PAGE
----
- Secret Service and DEA agents were in Colombia in April, ahead of a presidential trip
- Nine Secret Service agents have lost their jobs for allegedly spending time with prostitutes
- No action has been taken against three DEA agents still under investigation
- The head of the DEA says "if there was misconduct, they will face our disciplinary process"
Several members of Congress pressed the head of the Drug Enforcement Administration on Wednesday to explain why stronger action has not been taken against three agents under investigation for alleged involvement with prostitutes in Colombia.
Rep. James Sensenbrenner, R-Wisconsin, noted that nine Secret Service agents lost their jobs for spending time with prostitutes in Cartagena, Colombia, in April. The men were sent to Cartagena in advance of a presidential trip. Sensenbrenner wanted to know why the DEA agents haven't been fired.
DEA Administrator Michele Leonhart said she must wait until the Justice Department's Office of Inspector General concludes its probe concerning the allegations against the three agents.
"It's not really appropriate for me to pre-judge the results, but I guarantee you that if there was misconduct, they will face our disciplinary process," said Leonhart.
Leonhart said she immediately pulled her agents out of Colombia when she learned of the allegations and made them available to the inspector general for interviews. "They are presently on limited duty while the investigation is taking place," she said. A DEA official told CNN the agents currently are not involved in any investigatory work and their only current task is to cooperate with investigators.
According to two government sources briefed on the investigation, one DEA agent had a long-term relationship with a prostitute.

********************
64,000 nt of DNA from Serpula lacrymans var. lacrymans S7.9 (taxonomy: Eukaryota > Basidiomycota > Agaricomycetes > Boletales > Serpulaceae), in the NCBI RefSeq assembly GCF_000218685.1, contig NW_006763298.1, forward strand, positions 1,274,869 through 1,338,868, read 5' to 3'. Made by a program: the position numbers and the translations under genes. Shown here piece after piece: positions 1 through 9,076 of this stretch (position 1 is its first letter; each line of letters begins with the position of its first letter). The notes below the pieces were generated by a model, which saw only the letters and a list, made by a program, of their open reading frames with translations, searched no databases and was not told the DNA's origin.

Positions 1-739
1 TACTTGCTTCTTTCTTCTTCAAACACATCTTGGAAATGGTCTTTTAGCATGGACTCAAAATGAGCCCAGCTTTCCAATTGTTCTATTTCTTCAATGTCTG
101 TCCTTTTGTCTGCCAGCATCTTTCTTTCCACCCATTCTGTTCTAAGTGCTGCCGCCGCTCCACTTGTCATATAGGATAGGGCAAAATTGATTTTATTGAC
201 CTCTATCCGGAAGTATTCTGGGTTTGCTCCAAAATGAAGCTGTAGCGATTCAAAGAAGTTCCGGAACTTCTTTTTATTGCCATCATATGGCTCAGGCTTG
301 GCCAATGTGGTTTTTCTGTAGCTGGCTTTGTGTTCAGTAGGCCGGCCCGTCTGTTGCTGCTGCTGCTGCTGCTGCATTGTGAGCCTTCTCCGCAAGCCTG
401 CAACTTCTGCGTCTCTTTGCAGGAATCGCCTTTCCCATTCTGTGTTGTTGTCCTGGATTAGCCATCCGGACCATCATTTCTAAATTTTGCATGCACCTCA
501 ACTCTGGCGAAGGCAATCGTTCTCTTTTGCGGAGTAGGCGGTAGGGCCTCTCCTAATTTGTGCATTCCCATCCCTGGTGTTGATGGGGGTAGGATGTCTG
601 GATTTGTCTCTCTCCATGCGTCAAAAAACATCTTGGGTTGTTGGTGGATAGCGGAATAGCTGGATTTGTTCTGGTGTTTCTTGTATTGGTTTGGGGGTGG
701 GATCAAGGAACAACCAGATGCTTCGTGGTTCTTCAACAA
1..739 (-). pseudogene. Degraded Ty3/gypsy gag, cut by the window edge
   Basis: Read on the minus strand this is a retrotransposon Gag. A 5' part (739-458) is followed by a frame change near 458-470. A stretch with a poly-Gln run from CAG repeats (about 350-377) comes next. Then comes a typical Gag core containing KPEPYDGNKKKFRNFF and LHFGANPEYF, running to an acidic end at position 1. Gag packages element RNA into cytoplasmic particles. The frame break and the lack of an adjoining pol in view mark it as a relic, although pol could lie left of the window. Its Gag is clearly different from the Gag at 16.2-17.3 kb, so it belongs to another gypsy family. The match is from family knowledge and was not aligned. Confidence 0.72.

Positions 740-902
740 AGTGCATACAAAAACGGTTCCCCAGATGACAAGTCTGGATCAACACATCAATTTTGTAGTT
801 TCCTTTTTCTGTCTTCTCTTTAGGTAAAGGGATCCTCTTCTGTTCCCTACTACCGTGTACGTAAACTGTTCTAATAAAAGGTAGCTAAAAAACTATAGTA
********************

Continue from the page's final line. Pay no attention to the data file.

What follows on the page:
Allegations concerning the DEA agents came to light following reports concerning twelve Secret Service agents who went out drinking at Cartagena night clubs on April 11 and ended up bringing women back to their hotel rooms. Three of those agents were cleared of serious misconduct. The military opened an investigation of 12 service members for their alleged involvement but has not announced any findings yet.
The issue of DEA involvement came up when a Secret Service agent voluntarily reported to his supervisors that had attended a party with the DEA agents and several women at a Cartagena apartment on April 13. The Secret Service agent ---the 13th agent to be caught up in the scandal -- is currently on administrative leave and is not expected to lose his job, according to several sources.
That Secret Service agent said he accepted a massage from a woman he thought was a masseuse and that when things started to turn sexual he stopped it. The agent is the third supervisor caught up in the Colombia controversy. According to a law enforcement official, the agent works in protective intelligence which reviews any threats and risks to the president.
"No classified or sensitive information was compromised" by the 13th agent or the ones involved in the partying on April 11, said the official.
There was a delay in Congress being told the details about the 13th agent. "One significant concern was that there were DEA agents on the ground and care had to be taken not to accidentally identify them or disrupt any ongoing investigations," said the law enforcement official. The DEA agents worked undercover, acording to officials.
Secret Service spokesman Max Millien said the agent "self-reported potential misconduct" on April 19 and an investigation was begun. Millien said Congress was fully briefed on May 4. "Throughout this process the Secret Service has worked diligently to brief Congress on the details of this investigation in a transparent and comprehensive manner."